The good news for the Cardinals is that Chris Carpenter, originally thought to be out for the season after surgery for thoracic outlet syndrome, turned in a successful five-inning stint Friday in his 2012 debut.
The bad news is that the bullpen blew a two-run lead in the ninth, and the Cards went on to lose to the Cubs 5-4 in 11 innings.
Darwin Barney hit a two-run homer off Fernando Salas with two outs in the ninth to extend the game. Salas was going for the save in place of regular closer Jason Motte, who had the day off after working in all three games in the sweep of Houston.
The Cubs ended it in the 11th when David DeJesus knocked in Brett Jackson with his fourth hit of the day.
Carpenter’s start went off without a hitch. While he wasn’t exactly in midseason form with either his fastball or curve, he held the Cubs scoreless in four of his five innings. He ended up allowing five hits, walking one, striking out two and hitting a batter. His heater was typically in the 88-91 mph range, which is pretty promising considering that he’s still so ahead of schedule in his recovery. Maybe he’ll get back closer to his usual 90-94 mph come playoff time, should the Cardinals advance.
While the loss today snapped the Cardinals’ four-game winning streak, the team remains in position for the second wild card. They’ll end the night with at least a 1 1/2-game lead over the Brewers.
Athletics’ rookie catcher Bruce Maxwell did not stand for the National Anthem on Saturday night. He’s the first MLB player to do so and, like other professional athletes before him, used the moment to send a message — not just to shed light on the lack of racial equality in the United States, but to specifically protest President Donald Trump’s suggestion that NFL owners fire any of their players who elect to protest the anthem by sitting or kneeling.
“Bruce’s father is a proud military lifer. Anyone who knows Bruce or his parents is well aware that the Maxwells’ love and appreciation for our country is indisputable,” Maxwell’s agent, Matt Sosnick, relayed to the San Francisco Chronicle’s Susan Slusser on Friday. He continued:
Bruce has made it clear that he is taking a stand about what he perceives as racial injustices in this country, and his personal disappointment with President Trump’s response to a number of professional athletes’ totally peaceful, non-violent protests.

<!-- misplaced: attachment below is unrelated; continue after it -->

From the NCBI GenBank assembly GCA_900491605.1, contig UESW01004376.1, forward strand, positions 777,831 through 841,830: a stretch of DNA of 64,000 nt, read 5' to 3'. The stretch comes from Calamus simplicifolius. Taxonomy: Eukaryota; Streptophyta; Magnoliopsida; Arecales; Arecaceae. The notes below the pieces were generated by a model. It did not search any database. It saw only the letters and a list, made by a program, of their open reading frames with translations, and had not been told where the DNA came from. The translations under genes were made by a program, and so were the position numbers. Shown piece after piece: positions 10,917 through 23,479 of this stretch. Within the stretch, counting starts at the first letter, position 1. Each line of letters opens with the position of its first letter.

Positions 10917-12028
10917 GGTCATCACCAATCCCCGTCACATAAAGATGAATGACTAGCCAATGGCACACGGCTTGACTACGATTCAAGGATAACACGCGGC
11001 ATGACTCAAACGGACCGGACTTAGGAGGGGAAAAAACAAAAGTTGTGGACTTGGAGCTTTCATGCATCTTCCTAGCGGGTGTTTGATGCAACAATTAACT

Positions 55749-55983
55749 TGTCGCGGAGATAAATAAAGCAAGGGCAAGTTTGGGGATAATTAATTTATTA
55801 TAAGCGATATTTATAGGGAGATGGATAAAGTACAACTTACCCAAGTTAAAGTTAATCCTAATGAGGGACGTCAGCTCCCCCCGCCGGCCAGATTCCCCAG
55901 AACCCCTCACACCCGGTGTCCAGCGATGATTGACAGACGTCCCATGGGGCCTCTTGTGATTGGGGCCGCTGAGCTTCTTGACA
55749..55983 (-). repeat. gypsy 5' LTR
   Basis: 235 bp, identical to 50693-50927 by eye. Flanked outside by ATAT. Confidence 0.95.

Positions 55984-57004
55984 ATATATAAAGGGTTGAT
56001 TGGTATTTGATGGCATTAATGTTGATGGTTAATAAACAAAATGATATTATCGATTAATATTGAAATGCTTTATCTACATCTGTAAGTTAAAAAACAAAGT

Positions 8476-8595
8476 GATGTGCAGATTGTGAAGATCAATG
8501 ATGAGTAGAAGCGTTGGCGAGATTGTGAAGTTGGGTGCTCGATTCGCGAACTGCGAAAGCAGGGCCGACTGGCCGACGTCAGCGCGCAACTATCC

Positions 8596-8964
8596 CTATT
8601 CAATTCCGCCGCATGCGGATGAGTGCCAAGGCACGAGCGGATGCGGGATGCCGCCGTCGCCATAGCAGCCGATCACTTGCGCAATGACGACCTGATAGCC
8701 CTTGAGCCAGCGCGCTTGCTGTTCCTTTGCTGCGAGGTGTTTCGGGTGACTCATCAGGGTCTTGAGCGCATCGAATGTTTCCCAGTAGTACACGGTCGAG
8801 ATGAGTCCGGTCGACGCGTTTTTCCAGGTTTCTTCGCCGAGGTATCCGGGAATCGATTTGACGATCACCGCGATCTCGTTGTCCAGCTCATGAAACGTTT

Bruce has shared with both me and his teammates that his feelings have nothing to do with a lack of patriotism or a hatred of any man, but rather everything to do with equality for men, women and children regardless of race or religion.
While Maxwell didn’t make his own statement to the media, he took to Instagram earlier in the day to express his frustration against the recent opposition to the protests, criticizing the President for endorsing “division of man and rights.”
Despite Trump’s profanity-laced directive to NFL owners on Friday, however, it’s clear the Athletics don’t share his sentiments. “The Oakland A’s pride ourselves on being inclusive,” the team said in a statement released after Maxwell’s demonstration. “We respect and support all of our players’ constitutional rights and freedom of expression.”
Whatever the fallout, kudos to Maxwell for taking a stand. He may be the first to do so in this particular arena, but he likely won’t be the last.
This one is brutal. Tigers’ right-handed reliever Alex Wilson was diagnosed with a broken leg after taking a blistering 103.8-MPH line drive off of his right leg during Saturday’s game against the Twins. According to the Detroit News’ Chris McCosky, it’s a non-displaced fibular fracture, but will still warrant an extended recovery period and signal the end of Wilson’s season.
Wilson replaced Drew VerHagen to start the eighth inning and worked a full count against Joe Mauer. Mauer roped an 93.3-MPH fastball back up the middle, where it struck the pitcher on his right calf. While Mauer took first base, Wilson got to his feet and tried to toss a warm-up pitch, but was in too much pain to continue and had to be helped off the field.
Even in a season that isn’t going anywhere in particular, this isn’t how you want it to end. The Tigers have yet to announce a recovery timetable for the 30-year-old reliever, but he won’t return to the mound until 2018. He exited Saturday’s outing with a 4.35 ERA, 2.3 BB/9 and 6.3 SO/9 over 60 innings.
The Tigers currently trail the Twins 10-3 in the bottom of the ninth inning.